4. Consider downshifting or deschooling. Your child might need to ease into the new model slowly, and some children, particularly those who experienced trauma in their previous school experience, will benefit from a period of “deschooling.” This can be like an extended vacation from school, with plenty of nourishing rest, time to daydream, healthy activities of the child’s choosing, and supported emotional processing. It can be very helpful for some students to have a buffer like this between leaving their old school and beginning homeschooling. Often they will let you know when they are ready to jump back in again.

5. Keep good boundaries with those in your life who resist the idea of homeschooling. Even well-meaning loved ones can undermine confidence by demanding evidence or reassurance that your new educational plan is “working.” It is fine to say things are going well without elaborating. Let your child know that you will be keeping his or her educational details private. This allows your child to relax and focus on learning without worrying about what the relatives or neighbors might be thinking.

6. Structure and support are key. Set up a solid daily and weekly routine as a starting point. You may need to adjust it many times, but begin with a strong plan. It is easy to get sidetracked, so do your best to stick to the plan. Set aside focused time each day for academic work. Find a good place to work with your child where you can both be comfortable. If you are feeling overwhelmed, consider consulting with one of Oak Meadow’s experienced teachers, enrolling in our distance-learning program, using a tutor, or asking an experienced friend for help.

7. Be resourceful and independent. Reach out to others. Make friends with your local librarian; it’s a great way to find out what resources are available and connect with other homeschooling families or groups in the area. Explore online resources. Oak Meadow’s social media offerings are a good place to start. Our Pinterest boards offer many inspiring hands-on ideas, and Facebook is a great place to connect with other homeschooling parents and find validation for this journey. There are many online groups for homeschooling parents. Seek support from like-minded people wherever you find it.

8. Go outside! Oak Meadow’s organic approach to learning encourages families to learn out in the world. This means spending plenty of time outside in nature and interacting with others in your local neighborhood or community. Fresh air and the soothing sights and sounds of nature are a good antidote for stress of any kind, including the positive stress of the important transition from school to homeschool. Schools tend to be very social places, and you will want to be mindful of how your child’s needs for social interaction are met while homeschooling. You might find this benefits you as well as your child.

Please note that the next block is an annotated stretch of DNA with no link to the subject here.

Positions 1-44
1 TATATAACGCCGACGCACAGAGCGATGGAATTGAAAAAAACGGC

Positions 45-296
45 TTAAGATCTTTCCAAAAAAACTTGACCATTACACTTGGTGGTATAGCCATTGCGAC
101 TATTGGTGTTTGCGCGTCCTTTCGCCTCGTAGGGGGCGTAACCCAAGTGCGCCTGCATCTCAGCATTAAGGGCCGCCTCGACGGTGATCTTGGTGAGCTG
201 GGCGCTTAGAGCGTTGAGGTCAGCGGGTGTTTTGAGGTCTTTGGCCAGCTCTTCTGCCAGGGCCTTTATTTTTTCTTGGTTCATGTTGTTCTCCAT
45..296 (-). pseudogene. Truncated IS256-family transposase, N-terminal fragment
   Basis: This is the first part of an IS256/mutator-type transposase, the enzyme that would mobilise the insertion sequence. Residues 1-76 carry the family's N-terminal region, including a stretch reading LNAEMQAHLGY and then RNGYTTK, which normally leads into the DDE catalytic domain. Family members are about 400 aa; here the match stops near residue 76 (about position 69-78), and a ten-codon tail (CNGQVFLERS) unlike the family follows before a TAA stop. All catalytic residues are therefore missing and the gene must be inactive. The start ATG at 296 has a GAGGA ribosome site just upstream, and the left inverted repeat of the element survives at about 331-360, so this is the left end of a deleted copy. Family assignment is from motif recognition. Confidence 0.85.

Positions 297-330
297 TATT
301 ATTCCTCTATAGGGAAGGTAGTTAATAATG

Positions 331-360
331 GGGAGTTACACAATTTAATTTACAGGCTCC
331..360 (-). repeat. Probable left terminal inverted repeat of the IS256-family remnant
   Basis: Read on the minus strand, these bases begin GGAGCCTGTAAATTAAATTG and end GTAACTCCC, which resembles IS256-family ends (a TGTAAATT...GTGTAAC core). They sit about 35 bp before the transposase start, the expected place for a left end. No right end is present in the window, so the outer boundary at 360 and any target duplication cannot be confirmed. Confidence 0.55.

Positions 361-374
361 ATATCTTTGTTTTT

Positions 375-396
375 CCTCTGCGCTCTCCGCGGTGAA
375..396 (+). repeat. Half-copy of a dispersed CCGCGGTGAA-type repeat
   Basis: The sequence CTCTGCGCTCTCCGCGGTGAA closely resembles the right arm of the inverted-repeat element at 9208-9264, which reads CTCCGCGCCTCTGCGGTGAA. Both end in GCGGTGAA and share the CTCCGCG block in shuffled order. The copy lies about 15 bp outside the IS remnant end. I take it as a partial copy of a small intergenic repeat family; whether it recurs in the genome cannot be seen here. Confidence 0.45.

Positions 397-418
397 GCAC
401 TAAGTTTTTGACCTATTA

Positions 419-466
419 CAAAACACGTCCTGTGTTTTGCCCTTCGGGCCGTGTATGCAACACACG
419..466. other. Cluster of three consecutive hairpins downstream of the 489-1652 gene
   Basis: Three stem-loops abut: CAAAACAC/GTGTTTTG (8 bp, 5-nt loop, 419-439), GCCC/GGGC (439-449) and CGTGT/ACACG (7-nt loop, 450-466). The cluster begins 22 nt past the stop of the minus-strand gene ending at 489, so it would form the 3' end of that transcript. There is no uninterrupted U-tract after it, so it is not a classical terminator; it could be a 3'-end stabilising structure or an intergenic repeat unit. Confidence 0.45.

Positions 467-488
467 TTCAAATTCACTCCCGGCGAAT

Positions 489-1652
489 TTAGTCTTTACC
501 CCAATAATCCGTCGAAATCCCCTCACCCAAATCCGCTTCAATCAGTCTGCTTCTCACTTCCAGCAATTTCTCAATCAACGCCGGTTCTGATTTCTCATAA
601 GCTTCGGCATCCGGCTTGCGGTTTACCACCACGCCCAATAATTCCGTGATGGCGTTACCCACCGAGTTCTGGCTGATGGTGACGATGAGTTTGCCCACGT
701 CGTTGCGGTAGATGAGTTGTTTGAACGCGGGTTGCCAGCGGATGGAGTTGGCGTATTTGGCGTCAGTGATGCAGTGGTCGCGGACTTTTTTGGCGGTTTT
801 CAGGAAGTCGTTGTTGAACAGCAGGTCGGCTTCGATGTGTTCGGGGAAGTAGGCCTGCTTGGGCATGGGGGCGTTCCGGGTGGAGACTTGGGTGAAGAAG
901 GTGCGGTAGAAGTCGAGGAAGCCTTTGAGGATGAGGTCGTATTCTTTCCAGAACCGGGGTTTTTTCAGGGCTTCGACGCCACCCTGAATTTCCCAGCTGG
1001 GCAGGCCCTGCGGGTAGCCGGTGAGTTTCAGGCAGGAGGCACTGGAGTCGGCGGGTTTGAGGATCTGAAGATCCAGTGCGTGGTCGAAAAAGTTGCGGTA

9. Be patient. It takes a few weeks or more to settle in. It will be a little while before you get your bearings and find a good rhythm for your homeschooling days and weeks. Don’t panic! It’s okay if things aren’t perfect. There is a lot to be learned from trial and error. Have fun with the process!

10. Trust yourself. Remember that you are the expert on your own child. The decision to begin homeschooling was made in response to something your child or family needed enough to warrant such a significant change. Why did you choose homeschooling? Remind yourself of these reasons often. Continue to nurture your connection with your child, especially during this vulnerable time when he or she is weathering such a big transition. And remember to take good care of yourself as you adapt to your role as home teacher.

Oak Meadow’s winter sale is on now! From today through 2/28, save 20% on everything in the bookstore and 10% on new enrollment!

This post is sponsored by Oak Meadow. Thanks for supporting the companies that support home/school/life. Amanda Witman is a lifelong learner and an enthusiastic homeschooling mother of four. She enjoys writing, playing fiddle, tending her garden, organizing community events, learning new things, having family adventures, and connecting with other homeschoolers. She manages social media at Oak Meadow.

Sponsored Post: 10 Reasons Why Oak Meadow May Be the Perfect Fit for You

sponsored post: 10 reasons oak meadow may be the perfect fit for your homeschool